Recent Blog Posts

The Saga of Jupiter Richards

By Cliff McCarthy (A version of this story appears on the website “Freedom Stories of the Pioneer Valley” (https://freedomstoriespv.wordpress.com) and is used with permission.)   Jupiter Richards was an American patriot. Of this fact there is no doubt, although much of his heartbreaking story is shrouded in speculation and unanswered questions. The facts are there…

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The Rescue of Angeline Palmer

By Cliff McCarthy (A version of this story appears on the website “Freedom Stories of the Pioneer Valley” (https://freedomstoriespv.wordpress.com) and is used with permission.)   Angeline Palmer was a freeborn African American raised in the Amherst alms-house.[1]  Her mother died of smallpox in 1831 when Angeline was about two years old and her father, Solomon…

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Jane Maria Robinson Scottron

By Marla R. Miller Jane Maria Robinson Scottron appears among the more than sixty dressmakers listed in Springfield city directory in the 1870-71 publication—coincidentally (or not) the first year that the publishers of the directory did not flag which of the city’s residents were “colored.”[1]  If you didn’t already know that the Scottrons were a…

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Peter, of Longmeadow

By Melissa Cybulski Peter was an enslaved man owned by Rev. Stephen Williams of Longmeadow, MA.  He appears several times in Williams’ diary from approximately 1755-1774.  He may appear as early as 1751, but it is difficult to parse out which “Peter” is being referenced in the diary since there was at least one other…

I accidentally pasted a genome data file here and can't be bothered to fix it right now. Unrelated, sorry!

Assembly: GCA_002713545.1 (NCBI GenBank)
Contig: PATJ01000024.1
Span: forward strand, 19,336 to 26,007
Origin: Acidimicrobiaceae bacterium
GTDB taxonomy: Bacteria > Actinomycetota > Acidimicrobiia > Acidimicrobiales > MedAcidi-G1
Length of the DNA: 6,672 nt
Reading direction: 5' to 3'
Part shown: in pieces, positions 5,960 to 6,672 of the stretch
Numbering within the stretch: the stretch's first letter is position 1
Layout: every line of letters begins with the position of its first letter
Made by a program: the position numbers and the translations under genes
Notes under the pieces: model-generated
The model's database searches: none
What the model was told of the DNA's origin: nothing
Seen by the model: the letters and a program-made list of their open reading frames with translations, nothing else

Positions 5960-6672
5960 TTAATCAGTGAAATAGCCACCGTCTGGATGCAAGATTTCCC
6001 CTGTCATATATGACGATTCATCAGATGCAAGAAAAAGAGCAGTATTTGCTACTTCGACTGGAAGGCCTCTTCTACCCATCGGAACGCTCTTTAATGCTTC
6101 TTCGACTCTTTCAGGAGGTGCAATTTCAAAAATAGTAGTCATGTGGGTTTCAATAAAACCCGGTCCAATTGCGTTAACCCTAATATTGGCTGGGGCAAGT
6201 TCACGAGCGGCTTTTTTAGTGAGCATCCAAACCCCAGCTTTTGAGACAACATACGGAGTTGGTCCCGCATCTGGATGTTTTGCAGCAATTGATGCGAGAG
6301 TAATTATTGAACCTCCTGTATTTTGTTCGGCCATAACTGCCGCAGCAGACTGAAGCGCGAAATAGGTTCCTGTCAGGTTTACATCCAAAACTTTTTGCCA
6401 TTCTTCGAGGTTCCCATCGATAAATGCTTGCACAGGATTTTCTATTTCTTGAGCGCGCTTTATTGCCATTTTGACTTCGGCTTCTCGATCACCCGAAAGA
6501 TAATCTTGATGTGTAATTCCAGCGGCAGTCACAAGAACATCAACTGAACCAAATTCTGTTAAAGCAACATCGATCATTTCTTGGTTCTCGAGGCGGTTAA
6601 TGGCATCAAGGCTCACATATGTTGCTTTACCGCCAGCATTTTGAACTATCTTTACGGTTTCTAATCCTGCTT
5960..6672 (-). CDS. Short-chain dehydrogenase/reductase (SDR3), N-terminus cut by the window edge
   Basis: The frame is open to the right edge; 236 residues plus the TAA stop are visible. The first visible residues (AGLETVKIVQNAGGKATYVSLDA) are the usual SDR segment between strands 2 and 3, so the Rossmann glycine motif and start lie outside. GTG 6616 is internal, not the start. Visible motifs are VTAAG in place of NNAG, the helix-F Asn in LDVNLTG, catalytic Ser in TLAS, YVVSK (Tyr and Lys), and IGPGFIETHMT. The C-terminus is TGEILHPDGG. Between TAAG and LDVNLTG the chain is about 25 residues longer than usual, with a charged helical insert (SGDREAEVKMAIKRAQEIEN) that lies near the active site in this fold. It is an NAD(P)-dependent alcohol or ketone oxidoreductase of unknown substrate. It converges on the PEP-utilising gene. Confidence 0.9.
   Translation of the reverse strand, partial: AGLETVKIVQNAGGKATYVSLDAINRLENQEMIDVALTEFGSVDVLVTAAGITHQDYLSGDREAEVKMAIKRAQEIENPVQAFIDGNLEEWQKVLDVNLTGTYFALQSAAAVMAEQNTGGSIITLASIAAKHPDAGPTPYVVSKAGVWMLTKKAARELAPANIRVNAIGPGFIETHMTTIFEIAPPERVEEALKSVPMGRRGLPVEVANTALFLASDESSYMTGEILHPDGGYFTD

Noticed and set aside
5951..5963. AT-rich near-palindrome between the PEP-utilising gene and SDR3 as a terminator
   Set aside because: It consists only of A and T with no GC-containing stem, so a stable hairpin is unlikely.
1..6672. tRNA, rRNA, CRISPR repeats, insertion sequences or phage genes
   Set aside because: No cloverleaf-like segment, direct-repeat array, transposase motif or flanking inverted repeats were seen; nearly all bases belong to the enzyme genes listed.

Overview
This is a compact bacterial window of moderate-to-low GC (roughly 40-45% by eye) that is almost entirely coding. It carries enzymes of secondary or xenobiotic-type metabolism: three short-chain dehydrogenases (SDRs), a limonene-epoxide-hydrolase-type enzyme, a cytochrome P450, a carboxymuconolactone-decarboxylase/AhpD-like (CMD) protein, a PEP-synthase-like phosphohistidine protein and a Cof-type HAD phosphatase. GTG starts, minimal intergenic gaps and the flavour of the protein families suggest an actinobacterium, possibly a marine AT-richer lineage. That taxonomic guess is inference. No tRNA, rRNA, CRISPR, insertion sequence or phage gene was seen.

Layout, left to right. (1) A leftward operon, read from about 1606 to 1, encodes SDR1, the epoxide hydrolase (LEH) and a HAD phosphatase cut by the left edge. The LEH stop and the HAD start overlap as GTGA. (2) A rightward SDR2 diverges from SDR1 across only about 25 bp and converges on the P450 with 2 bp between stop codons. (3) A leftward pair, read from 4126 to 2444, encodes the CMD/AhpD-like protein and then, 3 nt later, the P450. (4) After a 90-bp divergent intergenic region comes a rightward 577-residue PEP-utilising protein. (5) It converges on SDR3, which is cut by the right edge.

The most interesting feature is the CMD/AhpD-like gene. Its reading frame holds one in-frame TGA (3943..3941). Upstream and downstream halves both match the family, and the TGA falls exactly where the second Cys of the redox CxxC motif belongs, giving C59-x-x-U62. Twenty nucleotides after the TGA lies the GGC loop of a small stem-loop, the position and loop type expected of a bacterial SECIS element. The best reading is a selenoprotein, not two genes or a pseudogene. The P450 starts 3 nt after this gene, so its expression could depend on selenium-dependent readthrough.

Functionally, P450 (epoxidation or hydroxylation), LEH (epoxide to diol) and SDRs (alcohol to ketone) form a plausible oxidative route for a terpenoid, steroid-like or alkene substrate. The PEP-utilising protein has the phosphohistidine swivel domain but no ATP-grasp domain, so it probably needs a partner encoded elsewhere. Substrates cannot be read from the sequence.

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Thomas Thomas, of Springfield

By Cliff McCarthy (An early version of this story appears on the website “Freedom Stories of the Pioneer Valley” (https://freedomstoriespv.wordpress.com) and is used with permission.) Thomas Thomas was a legendary figure in Springfield’s African American community.   He was a great story-teller and, as is often the case, his tales have been reported many times over the…

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Aaron Nazro, of the “Colored Military Corps”

By Cliff McCarthy A curious item in the Springfield Republican of 17 December 1831 drew some attention: MARRIED — In this town, Thanksgiving eve, Mr. John White, of Hartford, to Miss Lucretia Nazro, daughter of Colonel Nazro, of the colored military corps of this town.[1] Who was “Colonel” Nazro and what was the “colored military…

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Sojourner Truth

By Christine Mirabal Sojourner Truth was a well-known African-American abolitionist and feminist who travelled across the country during the nineteenth century lecturing in support of the emancipation of enslaved people, women’s rights, and other issues. She resided in Northampton, Massachusetts for about 13 years and it was during these years that her public speaking career…

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William Green, A Life Recovered

By Cliff McCarthy (A version of this story appears on the website “Freedom Stories of the Pioneer Valley” (https://freedomstoriespv.wordpress.com) and is used here with permission.) Of the formerly enslaved people who settled in Springfield, we probably know the most about William Green. He published his story in 1853 under the title, A Narrative of Events in the…

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Harry W. Putnam, of Greenfield

by Carol Aleman Harry Walter Putnam, an early bicycle enthusiast, sportsman, and athlete in Greenfield, began life in November 1870 in Springfield, Massachusetts,1 the son of John H. Putnam of Greenfield2 and Ann Eliza Smith of Pittsfield.3 By March, 1875 his father had died,4 and within five years Harry’s time was divided between his mother’s…

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The Murder of Jonathan Jewett

By Cliff McCarthy “We learn from Belchertown, that a respectable black man was killed by his son by a stab with a knife, on Monday evening last.”[1] This brief item appeared in newspapers around the Commonwealth during the last days of December in 1814. Who was the nameless black man and what were the circumstances…

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